In a pre-planned analysis stratified by age, there was a statistically significant treatment difference in favour of aripiprazole LAI at week 28 compared to paliperidone in younger patients (< 35 years), and improvements were observed with aripiprazole in all four QLS domains (Interpersonal Relations, Instrumental Role, Intrapsychic Foundations and Common Objects and Activities) (Naber et al. ECNP 2015; abstract P.3.d.080). In contrast, significant improvement was seen in only one of four domains with paliperidone.

The most common reason for treatment discontinuation was adverse events. The rate of discontinuation due to adverse events was 11.1% with aripiprazole compared to 19.7% with paliperidone. During the continuation phase, the most common adverse events with aripiprazole and paliperidone were increased weight (10.1% vs. 15.6%, respectively), psychotic disorder (2.5% vs. 5.5%), and insomnia (2.5% vs. 5.5%). The mean change in body weight from baseline to week 28 was 0.2 kg with aripiprazole and 1.4 kg with paliperidone; the incidence of clinically significant weight gain (>7% change from baseline) was 11.1% and 14.6%, respectively. Extrapyramidal symptoms were uncommon (<5%) with both treatments.

The authors noted that improvements in functioning appeared to be largely attributable to gains in the underlying intrapsychic foundation (sense of purpose, curiosity, empathy, emotional interaction). They speculated that the greater QoL benefit with aripiprazole may be due to its mechanism of action. Unlike other atypical antipsychotics, aripiprazole is a partial dopamine D2 receptor agonist rather than a D2 receptor antagonist, which may result in modulation of dopaminergic activity and improvements in negative symptoms and cognitive function (Lieberman JA. CNS Drugs 2004;18:251-267).

They concluded that since the greatest impact on QoL was seen in younger patients, earlier treatment with aripiprazole LAI should be considered to prevent deterioration in patients’ daily functioning and quality of life.

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Dr. Ofer Agid:
Studies measuring treatment outcome in patients with schizophrenia usually focus on the positive and negative symptom domains. Moreover, the definitions of ‘remission’ and ‘response’ in schizophrenia are usually based on the patients’ scores on these domains.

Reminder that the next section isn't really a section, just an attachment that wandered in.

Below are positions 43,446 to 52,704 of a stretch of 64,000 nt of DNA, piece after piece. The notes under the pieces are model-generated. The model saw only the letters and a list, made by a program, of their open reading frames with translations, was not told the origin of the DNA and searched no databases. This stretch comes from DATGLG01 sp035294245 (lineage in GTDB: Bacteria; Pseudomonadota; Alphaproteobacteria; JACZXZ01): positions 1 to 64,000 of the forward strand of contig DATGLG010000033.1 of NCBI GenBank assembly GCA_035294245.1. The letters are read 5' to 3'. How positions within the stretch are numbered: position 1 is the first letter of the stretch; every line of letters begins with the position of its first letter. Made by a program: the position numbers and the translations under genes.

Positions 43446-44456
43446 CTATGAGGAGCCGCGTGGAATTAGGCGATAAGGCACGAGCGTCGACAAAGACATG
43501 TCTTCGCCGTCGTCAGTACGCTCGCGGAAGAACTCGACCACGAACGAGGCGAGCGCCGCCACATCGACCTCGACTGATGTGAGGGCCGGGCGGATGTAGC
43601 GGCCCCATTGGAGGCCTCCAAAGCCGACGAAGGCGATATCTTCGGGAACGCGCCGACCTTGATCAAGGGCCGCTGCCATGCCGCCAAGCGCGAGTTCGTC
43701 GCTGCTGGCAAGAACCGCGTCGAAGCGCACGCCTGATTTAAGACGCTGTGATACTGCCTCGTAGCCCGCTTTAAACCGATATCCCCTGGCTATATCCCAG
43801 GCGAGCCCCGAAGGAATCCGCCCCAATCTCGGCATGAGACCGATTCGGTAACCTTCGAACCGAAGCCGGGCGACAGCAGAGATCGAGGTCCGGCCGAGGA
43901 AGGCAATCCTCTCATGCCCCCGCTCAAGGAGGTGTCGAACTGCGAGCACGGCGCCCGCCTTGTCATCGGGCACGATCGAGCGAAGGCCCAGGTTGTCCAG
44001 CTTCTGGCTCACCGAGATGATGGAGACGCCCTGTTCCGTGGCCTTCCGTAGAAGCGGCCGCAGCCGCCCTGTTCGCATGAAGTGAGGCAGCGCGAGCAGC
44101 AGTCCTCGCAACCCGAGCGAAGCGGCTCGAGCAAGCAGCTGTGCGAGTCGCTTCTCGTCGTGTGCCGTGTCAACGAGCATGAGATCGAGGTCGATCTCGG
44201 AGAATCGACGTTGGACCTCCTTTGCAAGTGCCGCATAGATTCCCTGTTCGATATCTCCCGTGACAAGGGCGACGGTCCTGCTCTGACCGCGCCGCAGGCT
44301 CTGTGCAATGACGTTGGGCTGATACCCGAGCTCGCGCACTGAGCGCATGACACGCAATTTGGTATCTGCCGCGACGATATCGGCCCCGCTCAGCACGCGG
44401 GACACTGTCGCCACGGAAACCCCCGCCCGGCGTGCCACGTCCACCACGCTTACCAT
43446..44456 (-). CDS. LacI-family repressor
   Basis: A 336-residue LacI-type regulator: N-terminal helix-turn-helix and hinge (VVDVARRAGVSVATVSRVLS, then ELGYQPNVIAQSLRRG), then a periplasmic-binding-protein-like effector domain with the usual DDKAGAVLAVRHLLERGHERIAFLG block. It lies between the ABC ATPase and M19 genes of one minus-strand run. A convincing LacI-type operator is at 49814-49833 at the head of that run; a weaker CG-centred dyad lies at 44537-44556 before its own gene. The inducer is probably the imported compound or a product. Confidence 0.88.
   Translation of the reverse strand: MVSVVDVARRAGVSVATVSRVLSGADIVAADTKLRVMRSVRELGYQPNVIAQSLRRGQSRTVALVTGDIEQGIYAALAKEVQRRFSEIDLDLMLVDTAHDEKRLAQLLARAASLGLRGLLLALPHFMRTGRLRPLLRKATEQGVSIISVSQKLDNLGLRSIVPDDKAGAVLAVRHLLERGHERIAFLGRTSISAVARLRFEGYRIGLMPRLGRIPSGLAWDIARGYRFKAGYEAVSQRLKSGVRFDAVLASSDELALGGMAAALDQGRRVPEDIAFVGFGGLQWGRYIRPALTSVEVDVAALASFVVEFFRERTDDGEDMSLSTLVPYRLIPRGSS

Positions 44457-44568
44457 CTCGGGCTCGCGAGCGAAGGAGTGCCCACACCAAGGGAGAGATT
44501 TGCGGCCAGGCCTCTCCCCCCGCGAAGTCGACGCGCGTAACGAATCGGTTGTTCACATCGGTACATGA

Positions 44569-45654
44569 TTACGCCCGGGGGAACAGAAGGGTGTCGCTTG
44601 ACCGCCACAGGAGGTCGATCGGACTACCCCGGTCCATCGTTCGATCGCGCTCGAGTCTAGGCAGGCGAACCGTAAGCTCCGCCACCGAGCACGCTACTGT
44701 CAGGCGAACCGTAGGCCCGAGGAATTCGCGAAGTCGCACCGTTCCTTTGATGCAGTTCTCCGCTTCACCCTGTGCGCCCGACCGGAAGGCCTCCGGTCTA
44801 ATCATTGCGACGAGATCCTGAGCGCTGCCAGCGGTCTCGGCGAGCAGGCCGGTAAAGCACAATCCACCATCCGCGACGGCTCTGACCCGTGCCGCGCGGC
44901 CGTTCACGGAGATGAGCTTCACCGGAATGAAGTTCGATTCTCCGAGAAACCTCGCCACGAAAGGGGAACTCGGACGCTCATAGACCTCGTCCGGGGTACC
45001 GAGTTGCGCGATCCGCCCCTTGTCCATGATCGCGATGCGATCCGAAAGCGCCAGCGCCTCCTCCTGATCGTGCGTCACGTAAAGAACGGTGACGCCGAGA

While the main goal of psychopharmacological treatment in schizophrenia is achieving symptomatic remission, less attention is dedicated to other – no less important – domains. The level of happiness of patients with schizophrenia, their value systems, the personal goals of patients and their quality of life, receive less attention as specific treatment goals of psychopharmacological intervention.

Quality of life (QoL) of patients with schizophrenia is an important goal of treatment. However, it is rarely placed as a therapeutic goal of medical treatment. There are some challenges in investigating QoL in schizophrenia: there is no clear consensus on the definition and the underlying concept of quality of life; there is a need for standardized specific QoL; and there is no one single ‘best fit’ scale for QoL. A body of data shows that QoL is worse in patients with schizophrenia compared with that of healthy controls, and that QoL is correlated with the level of adherence to medications and the risk of relapse.

The QUALIFY study, a randomized head-to-head study of aripiprazole once-monthly and paliperidone palmitate in the treatment of schizophrenia, suggested superior improvements on clinician-rated health-related QoL for aripiprazole once-monthly vs paliperidone palmitate. This is a ground-breaking study in the sense of suggesting QoL as a treatment goal beyond symptomatic management.

The QUALIFY study suggests a new point of view in investigating treatment response, showing a significant difference in this measure between two atypical long-acting injectable (LAI) antipsychotics. This is the first study comparing LAIs with QoL as a primary endpoint.  The results suggest that LAIs might be similar in their efficacy – but not necessarily in terms of their impact on QoL. This difference might be related to the different mechanism of action of these two LAIs (partial dopamine D2 agonism vs. dopamine D2 antagonism), and may offer benefits to a subset of patients in domains beyond symptomatic management.